In another study by the Extremist Research Forum it was reported that in the timeframe between 2012 and 2015 there was a considerable influx of FTFs from the Western Balkans (meaning Albania, Bosnia and Herzegovina, Kosovo, Macedonia, Montenegro and Serbia) to the SIRAQ region. This influx gradually declined until collapsing in-between 2016 and 2017. The same study reports that 878 adults and 197 children had arrived in Syria and Iraq from the Balkans, of these 70% between the end of 2013 and the beginning of 2014 a period of high traffic toward the region. The collapse in the influx of FTFs is to be attributed to several factors: firstly, the tide turning clearly against ISIS due to Russian intervention and Kurdish forces on the ground, secondly because of new legislation criminalising FTFs finally being implemented in the Balkans and lastly because of a drain of available and willing The concept of logistics and human resources is the basis of strategy in military operations. During its operations in SIRAQ, ISIS could “recruit” in the occupied territories and receive much needed help from FTFs. However, high casualty rates inflicted by bombardments and fierce fighting on the ground have seen the operative capabilities of the Islamic State severely crippled.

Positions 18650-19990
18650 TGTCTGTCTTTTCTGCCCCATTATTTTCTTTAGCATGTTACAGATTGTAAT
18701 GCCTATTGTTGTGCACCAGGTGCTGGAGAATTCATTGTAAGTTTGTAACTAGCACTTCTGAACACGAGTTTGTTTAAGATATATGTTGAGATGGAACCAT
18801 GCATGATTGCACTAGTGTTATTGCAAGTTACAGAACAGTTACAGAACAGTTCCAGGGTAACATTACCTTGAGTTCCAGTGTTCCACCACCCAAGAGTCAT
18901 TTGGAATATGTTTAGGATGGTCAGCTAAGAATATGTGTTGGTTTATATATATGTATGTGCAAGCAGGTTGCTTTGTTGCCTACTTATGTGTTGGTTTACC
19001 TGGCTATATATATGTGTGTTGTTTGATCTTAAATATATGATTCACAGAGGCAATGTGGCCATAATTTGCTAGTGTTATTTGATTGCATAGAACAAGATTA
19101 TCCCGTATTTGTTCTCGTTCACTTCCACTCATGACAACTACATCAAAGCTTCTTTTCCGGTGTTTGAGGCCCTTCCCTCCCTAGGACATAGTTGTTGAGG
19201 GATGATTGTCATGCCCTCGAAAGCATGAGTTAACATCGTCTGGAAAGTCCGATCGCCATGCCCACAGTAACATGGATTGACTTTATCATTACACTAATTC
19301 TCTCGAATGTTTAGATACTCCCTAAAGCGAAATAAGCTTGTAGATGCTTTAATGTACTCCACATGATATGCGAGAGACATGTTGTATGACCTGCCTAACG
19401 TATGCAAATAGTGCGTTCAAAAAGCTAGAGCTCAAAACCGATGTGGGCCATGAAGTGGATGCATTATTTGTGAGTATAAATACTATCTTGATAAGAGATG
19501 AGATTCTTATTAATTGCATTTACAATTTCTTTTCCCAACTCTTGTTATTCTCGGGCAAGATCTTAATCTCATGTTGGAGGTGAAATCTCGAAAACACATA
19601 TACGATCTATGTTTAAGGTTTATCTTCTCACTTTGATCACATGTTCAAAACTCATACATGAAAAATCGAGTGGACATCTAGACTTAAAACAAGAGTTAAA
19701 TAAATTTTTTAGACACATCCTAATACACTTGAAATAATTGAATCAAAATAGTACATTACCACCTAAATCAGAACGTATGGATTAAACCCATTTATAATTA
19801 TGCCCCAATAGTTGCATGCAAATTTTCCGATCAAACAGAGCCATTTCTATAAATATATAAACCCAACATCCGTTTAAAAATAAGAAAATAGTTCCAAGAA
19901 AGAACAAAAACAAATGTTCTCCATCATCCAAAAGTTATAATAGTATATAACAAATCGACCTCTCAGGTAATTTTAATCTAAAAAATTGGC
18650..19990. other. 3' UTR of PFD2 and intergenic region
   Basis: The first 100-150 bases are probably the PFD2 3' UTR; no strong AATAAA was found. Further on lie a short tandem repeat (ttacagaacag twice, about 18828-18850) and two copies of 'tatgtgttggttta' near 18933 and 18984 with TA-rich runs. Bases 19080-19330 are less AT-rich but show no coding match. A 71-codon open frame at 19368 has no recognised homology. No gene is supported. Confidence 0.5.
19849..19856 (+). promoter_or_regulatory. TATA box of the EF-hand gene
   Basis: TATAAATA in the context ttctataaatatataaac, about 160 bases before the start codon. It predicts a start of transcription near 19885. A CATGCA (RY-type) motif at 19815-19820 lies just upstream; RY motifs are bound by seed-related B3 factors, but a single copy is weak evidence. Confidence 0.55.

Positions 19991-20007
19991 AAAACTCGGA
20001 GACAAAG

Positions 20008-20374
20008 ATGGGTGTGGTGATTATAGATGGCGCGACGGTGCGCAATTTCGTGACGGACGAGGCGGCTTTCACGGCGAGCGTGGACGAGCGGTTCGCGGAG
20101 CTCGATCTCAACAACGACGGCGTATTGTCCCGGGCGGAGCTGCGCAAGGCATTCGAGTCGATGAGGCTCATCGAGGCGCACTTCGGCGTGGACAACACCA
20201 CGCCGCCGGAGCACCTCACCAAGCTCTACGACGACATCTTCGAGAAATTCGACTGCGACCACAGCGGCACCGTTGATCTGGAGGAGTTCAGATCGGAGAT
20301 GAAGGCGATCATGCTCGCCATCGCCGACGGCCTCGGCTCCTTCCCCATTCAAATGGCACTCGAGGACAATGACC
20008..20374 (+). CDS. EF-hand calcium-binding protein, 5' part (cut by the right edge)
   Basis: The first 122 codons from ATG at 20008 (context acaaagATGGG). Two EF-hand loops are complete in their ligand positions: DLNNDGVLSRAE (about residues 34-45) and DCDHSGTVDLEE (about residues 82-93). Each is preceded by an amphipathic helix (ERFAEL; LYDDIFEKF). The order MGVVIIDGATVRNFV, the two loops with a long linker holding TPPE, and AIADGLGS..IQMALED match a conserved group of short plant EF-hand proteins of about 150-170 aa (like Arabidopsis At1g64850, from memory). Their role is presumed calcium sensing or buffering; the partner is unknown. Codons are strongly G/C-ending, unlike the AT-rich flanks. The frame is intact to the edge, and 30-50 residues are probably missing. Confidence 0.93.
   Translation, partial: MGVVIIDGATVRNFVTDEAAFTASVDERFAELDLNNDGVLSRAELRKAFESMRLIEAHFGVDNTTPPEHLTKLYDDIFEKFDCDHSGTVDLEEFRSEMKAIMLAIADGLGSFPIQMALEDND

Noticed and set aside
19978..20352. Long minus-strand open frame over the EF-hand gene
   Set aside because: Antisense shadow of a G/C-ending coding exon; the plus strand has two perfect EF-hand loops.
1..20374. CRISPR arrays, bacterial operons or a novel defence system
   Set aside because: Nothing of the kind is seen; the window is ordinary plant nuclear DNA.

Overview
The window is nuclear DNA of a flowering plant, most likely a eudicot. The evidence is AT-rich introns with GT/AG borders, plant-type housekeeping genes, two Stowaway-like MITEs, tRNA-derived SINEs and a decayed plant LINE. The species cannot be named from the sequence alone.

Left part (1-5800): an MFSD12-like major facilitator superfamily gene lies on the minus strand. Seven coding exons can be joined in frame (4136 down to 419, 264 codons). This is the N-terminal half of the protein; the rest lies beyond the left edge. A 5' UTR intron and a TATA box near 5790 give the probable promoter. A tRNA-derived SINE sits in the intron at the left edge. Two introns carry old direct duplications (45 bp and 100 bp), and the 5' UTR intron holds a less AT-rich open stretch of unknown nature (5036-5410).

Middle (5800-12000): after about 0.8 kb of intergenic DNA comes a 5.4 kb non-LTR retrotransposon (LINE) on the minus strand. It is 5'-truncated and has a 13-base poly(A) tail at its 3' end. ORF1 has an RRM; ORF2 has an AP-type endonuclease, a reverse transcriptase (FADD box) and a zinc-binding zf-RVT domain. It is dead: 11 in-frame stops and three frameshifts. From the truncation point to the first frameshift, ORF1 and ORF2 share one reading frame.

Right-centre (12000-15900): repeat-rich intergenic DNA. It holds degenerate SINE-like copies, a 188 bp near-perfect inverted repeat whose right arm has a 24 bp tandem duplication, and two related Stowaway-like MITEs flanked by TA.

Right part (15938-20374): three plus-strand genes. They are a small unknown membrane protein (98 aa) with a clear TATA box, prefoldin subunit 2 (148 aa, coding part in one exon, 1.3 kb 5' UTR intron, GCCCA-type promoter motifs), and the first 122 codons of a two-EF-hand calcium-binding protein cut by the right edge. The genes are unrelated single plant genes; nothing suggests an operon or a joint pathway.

Moreover, it should not be forgotten that local recruitment and support from Europe through Turkey provided motivated yet unskilled volunteers incapable of being immediately “operative” or to survive prolonged combat. In short, the old FTFs kept falling in number due to death, mutilation/disease, or simply because of their inability to keep fighting after years of conflict whilst the newly arriving FTFs lacked skill and experience on top of being insufficient in numbers to replace losses let alone bolster the ranks.